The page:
Sunday, May 11, 2008

The Death March in Greater Detail

It's been a couple weeks since I referenced the death march in this space and about a week and a half since I gave a brief update.

I didn't get much of a break after that initial release because the project wasn't done. What we had accomplished on 4/30 was the first of three releases.

First, a little background on big picture. The original blogging application, as developed by the outsourced developers, ran on a single server. The separation of application, business, and presentation logic was awful. A number of modules that were responsible for talking to the database also emitted HTML. When things are that tightly integrated, you lose a lot of leeway in customization, the kind of customization that potential customers have been clamoring for.

To make that kind of customization possible, we developed a template language, a way of describing where things should appear on a page, and how they should look. I came up with the syntax and created a processor based on XSLT, an XML transformation language, for turning the template into bona fide HTML.

With a processor in place, I had to go rework the old database querying code so the HTML emitting stuff was replaced with cleaner interfaces and then wrap that into a nice module that collected the data and presented it to the template -> HTML processor.

Templates were designed to be easily changeable, but we realized that not everyone would want to hand-edit XML files. So my boss worked on a JavaScript user interface that would allow a user to add, configure, rearrange, or remove elements from a page. The user interface wasn't capable of working directly with the full-blown XML files, so I was given the task of creating server-side functionality that would edit the files on behalf of the user interface. Much of that new functionality was ironed out in early April, so I saw my to-do list grow by leaps and bounds.

The software engineer we hired on in late February was responsible for writing a program that would generate the new templates for existing networks. He was also responsible for wiring in the customization interface into the administrator pages that create new blogs.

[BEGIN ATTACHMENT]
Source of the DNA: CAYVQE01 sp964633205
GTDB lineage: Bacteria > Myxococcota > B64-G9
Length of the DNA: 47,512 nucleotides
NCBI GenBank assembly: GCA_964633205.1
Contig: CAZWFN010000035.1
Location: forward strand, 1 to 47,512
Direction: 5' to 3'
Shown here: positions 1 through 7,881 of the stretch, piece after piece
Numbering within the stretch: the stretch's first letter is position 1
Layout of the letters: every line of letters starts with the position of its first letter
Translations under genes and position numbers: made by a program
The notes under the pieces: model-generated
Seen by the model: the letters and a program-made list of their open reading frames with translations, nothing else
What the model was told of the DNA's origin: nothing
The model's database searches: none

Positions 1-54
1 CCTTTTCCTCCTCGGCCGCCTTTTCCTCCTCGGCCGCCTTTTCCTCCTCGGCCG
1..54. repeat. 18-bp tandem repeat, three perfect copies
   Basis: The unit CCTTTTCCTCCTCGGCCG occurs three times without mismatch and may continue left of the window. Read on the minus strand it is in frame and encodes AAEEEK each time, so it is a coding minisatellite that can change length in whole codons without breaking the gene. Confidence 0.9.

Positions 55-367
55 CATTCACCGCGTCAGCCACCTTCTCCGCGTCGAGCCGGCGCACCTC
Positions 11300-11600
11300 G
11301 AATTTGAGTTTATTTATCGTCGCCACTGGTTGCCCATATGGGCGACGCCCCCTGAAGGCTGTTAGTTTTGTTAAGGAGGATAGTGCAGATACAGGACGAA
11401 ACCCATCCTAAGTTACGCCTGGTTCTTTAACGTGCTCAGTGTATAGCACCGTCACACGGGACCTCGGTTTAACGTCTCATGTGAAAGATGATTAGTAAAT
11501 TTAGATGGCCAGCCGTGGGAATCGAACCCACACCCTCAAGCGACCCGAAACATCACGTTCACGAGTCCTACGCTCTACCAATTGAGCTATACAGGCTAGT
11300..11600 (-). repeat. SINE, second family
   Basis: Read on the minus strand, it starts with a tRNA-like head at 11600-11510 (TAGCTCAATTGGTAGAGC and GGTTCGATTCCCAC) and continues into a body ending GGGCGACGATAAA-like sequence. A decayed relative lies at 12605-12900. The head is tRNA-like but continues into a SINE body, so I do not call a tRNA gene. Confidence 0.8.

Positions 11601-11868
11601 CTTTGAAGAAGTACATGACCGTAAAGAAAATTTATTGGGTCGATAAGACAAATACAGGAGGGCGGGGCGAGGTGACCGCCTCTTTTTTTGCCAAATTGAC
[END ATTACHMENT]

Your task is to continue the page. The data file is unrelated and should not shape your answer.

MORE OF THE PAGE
Phase I was the switchover to a new page rendering system, using a collection of page templates generated from settings in the old system. Phase II took place on 5/6, introducing a beta release of a user friendly template editor. It was not feature complete, lacking support for removing and reordering elements on a page. Phase III on 5/8 rolled out the last two missing features.

The editor still has some bugs, which should get ironed out with a Wednesday release. In addition, templates will get patched to repair a glitch in the original migration script. The glitch was caused by my coworker violating a key portion of the template language specification. I took ownership and wrote the fix because he wasn't clear on how best to remedy the problem. We also will migrate the low level storage of templates from file system to a relational database, which is in the other developer's tray.

I've held out pretty well through all of this, not only in fixing issues with my own code, but helping coworkers troubleshoot integration issues. On 4/29, the day before we went live with Phase I, my boss called me into the office in private and said he was pleased with the effort I had put into the project and was impressed with how much I had learned. He said that while the group would celebrate as a whole when the product went live, he wanted to give me something to show his appreciation. He handed me a gift card for a restaurant he heard me mention a few days back, a brewpub that I was especially fond of.

This past Thursday, the CEO awarded the group with a very nice gift -- Krups Beertender B95. It chills 5 liter kegs of Heineken, and it includes a display for temperature and supply level. We fired it up Thursday afternoon and sampled the first glasses during an in-office happy hour on Friday afternoon. True to geeky form, I started a temperature measurement table on a whiteboard and then generated a graph of the cooling curve.

When my boss, a geek himself, saw the graph and the regression formula for estimated the cooling time (13 hours to get to 36 oF), he said that made his day.

Once we wrap up the bug fix release this Tuesday, we'll move on to the next project, which should be easier to break up into smaller pieces so that we avoid this kind of a crunch cycle. We also have an interview with a very promising candidate from the Chicago area on Monday afternoon, so we'll have more help on the way.
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